Presentation on theme: "Socialism CAUSES Desire to reorganize society to establish cooperation and a new sense of community. Increasing misery of working classes disturbed liberal."— Presentation transcript:
1 SocialismCAUSESDesire to reorganize society to establish cooperation and a new sense of community.Increasing misery of working classes disturbed liberal thinkers (Bentham and Mill), who proposed a modification of laissez-faire economics.Liberal practices in politics (republicanism) and economics (capitalism) seemed to promote selfish individualism and the fragmenting of society.Not until the 19th century did issue of social justice gain broad intellectual base and greater support.
2 Overview of Themes*Between 1815 and 1871, Europe witnessed many reform movements, uprisings, and revolutions.*The participants in these events were inspired by ideologies, or theories of society and government, that lay the foundation for political action.*These ideologies – liberalism, conservatism, socialism, and nationalism – were produced by Western historical developments and endowed the West with a distinctive political culture.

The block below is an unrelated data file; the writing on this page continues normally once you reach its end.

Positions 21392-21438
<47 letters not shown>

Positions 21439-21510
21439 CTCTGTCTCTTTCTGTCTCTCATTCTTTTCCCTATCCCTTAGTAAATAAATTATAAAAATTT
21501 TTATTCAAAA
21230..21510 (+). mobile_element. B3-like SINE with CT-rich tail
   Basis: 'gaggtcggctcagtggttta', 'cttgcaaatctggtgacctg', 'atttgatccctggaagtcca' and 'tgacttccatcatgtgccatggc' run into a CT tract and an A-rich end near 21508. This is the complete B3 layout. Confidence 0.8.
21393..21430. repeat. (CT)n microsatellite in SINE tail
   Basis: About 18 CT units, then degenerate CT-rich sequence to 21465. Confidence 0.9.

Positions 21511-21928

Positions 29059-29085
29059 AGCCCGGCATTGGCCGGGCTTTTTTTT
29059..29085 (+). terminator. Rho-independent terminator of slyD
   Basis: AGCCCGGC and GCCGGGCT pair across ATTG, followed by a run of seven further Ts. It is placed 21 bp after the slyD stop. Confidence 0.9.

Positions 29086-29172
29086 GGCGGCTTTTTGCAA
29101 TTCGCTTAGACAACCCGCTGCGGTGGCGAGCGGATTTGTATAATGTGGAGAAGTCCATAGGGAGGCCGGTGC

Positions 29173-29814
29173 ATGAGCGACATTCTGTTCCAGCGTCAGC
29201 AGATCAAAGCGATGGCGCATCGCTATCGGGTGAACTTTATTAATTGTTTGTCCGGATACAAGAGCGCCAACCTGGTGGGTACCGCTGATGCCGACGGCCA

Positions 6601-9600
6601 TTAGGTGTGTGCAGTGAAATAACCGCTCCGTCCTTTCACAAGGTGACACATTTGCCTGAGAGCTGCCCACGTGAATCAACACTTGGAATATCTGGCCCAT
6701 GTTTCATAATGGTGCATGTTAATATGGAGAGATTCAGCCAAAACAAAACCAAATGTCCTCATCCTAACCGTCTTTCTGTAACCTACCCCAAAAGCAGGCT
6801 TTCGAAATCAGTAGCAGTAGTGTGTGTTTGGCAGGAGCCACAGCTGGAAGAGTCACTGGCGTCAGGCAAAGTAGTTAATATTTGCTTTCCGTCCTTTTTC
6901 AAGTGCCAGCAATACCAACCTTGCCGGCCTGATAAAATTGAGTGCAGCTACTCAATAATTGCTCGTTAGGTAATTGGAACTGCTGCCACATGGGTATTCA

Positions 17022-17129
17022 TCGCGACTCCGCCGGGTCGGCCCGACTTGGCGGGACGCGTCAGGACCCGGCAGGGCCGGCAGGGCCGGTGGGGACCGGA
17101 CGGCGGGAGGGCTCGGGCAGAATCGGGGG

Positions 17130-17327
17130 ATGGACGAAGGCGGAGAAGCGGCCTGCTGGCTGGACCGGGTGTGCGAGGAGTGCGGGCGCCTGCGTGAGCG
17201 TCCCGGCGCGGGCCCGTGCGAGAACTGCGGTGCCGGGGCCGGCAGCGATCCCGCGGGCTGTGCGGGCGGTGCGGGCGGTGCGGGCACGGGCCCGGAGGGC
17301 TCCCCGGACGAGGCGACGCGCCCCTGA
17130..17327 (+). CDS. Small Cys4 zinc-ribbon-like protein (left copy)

3 Liberalism Main principle: political, social, and economic freedoms are paramount,the main function of government is to protect these freedoms.Agenda-varies from country to country, but 3 main objectives:to establish and protect the individual rights, such as freedom of religion, that liberals sought to have enshrined in constitutions;to expand the right to vote to all property owners, especially the middle class;to promote free trade (laissez faire)
4 Liberals: Opposed what? Favored what? Supported by whom? Aristocratic privilegeFavored:Equality before the lawLimited monarchySupported by:Urban middle class ofProfessionalsMerchantsManufacturersWhy M-C? They felt most aggrieved by their lack of political rights and believed that their growing wealth gave them a basis for claiming a share of political power.